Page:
There’s a generational difference
‘There might be a generational difference where slightly older generations (e.g. gen x), who grew up with ladette culture, might strongly associate drinking with having fun and be quite alarmed at the decline in drinking in younger generations (millennials and below).’
Have YOUR friends tried to sabotage Dry January?
Kyle Sowden, who lives in Stockport, Greater Manchester, says his friends refused to buy him a pint of coke at the pub and tempt him with booze. He hasn’t managed to complete Dry January, despite trying three years in a row
Kyle Sowden, 23, Stockport, Greater Manchester
Kyle Sowden has attempted the challenge for the past three years in a row – and failed every time, in part because his social circle aren’t joining him in giving up the booze.
Kyle, who works as a marketing executive for Mens Pharmacy, says his close friends are the ‘worst offenders’ for sabotaging his attempts.
He told Femail: ‘We enjoy meeting up for a pint or a night out quite frequently, so if I tried to suddenly stop this or suggest an alternative I’d hear “It’s freezing out, let’s go somewhere warm” or “One won’t hurt”.
‘I’ve been to the pub during dry January and ordered a pint of Coke, but during rounds friends or colleagues would come back with a pint of lager stating “I’m not ordering a coke”. ‘To still refuse takes more willpower than I have.’
Tom Bourlet, 31, Brighton
Tom Bourlet, who lives in Brighton, says his friends will say anything to get him to drink during Dry January
Tom Bourlet took part in Dry January in 2018 as a way of trying out a healthier lifestyle in the new year.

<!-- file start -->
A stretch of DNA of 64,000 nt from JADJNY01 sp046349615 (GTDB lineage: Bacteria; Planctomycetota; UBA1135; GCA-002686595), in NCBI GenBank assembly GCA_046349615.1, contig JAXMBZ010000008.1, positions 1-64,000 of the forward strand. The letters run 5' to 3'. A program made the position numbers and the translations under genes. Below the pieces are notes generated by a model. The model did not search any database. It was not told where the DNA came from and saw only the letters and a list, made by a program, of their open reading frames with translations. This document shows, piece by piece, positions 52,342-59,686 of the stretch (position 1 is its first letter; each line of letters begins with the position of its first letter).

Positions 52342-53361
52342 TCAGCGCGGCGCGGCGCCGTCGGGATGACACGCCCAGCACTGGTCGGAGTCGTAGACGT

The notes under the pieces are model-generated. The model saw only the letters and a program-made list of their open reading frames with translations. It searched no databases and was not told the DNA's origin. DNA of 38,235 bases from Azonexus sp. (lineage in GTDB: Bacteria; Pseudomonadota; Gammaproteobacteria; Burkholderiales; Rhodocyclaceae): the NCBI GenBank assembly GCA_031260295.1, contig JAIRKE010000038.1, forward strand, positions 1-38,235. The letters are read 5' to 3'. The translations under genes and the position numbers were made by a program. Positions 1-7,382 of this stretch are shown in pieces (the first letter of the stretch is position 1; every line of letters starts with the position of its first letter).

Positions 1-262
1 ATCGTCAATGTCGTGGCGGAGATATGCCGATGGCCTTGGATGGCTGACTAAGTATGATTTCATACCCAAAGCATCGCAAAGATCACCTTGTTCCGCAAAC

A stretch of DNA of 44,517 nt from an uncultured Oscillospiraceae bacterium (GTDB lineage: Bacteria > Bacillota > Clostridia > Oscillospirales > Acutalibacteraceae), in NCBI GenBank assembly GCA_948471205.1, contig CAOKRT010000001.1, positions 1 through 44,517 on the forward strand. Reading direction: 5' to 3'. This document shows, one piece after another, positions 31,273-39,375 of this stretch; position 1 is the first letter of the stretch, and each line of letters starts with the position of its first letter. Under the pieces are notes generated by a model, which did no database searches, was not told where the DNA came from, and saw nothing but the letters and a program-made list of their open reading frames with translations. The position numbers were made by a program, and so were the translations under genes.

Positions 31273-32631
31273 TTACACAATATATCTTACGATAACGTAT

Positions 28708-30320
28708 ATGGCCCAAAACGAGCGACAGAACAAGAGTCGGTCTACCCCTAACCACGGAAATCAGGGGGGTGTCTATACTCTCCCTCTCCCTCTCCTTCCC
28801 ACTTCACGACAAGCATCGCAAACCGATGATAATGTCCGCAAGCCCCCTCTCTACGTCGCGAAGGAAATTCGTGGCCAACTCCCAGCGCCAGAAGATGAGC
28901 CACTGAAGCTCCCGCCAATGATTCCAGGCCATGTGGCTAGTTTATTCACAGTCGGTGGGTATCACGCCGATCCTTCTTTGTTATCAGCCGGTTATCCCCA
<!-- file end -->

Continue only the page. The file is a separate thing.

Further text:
As a blogger for SpaghettiTraveller, Tom attended plenty of events with alcohol present – and described it as an ‘absolute nightmare’ for temptation.
His friends were generally supportive, until they had a few drinks themselves and began to tempt him with booze.
Tom, who is the head of marketing for British beauty brand Procoal, said: ‘If you’re meeting a big group of mates then this can be the hardest thing in the world.
Patricia Ehrmann, pictured, says her friends, co-workers, and even strangers, told her to take a break from the challenge for her birthday – despite her raising money for charity
‘My friends normally were supportive at the start, but once they were a couple of drinks in, their reactions drift into being the devil on the shoulder, offering to buy my favourite drink or leaving one in front of me as a tempter.
Patricia Ehrmann, 32, London
While Patricia didn’t find finishing the month without drinking particularly hard, plenty of people – including strangers – questioned her decision to stay away from booze for the whole month, even during her birthday.
The comments – which she found annoying and condescending – motivated her to stick to not drinking even more.
She added: ‘I think they did not understand how – even for charity – someone could NOT drink. I don‘t associate alcohol with a good night, at least not as a prerequisite, so for me it wasn’t that hard.’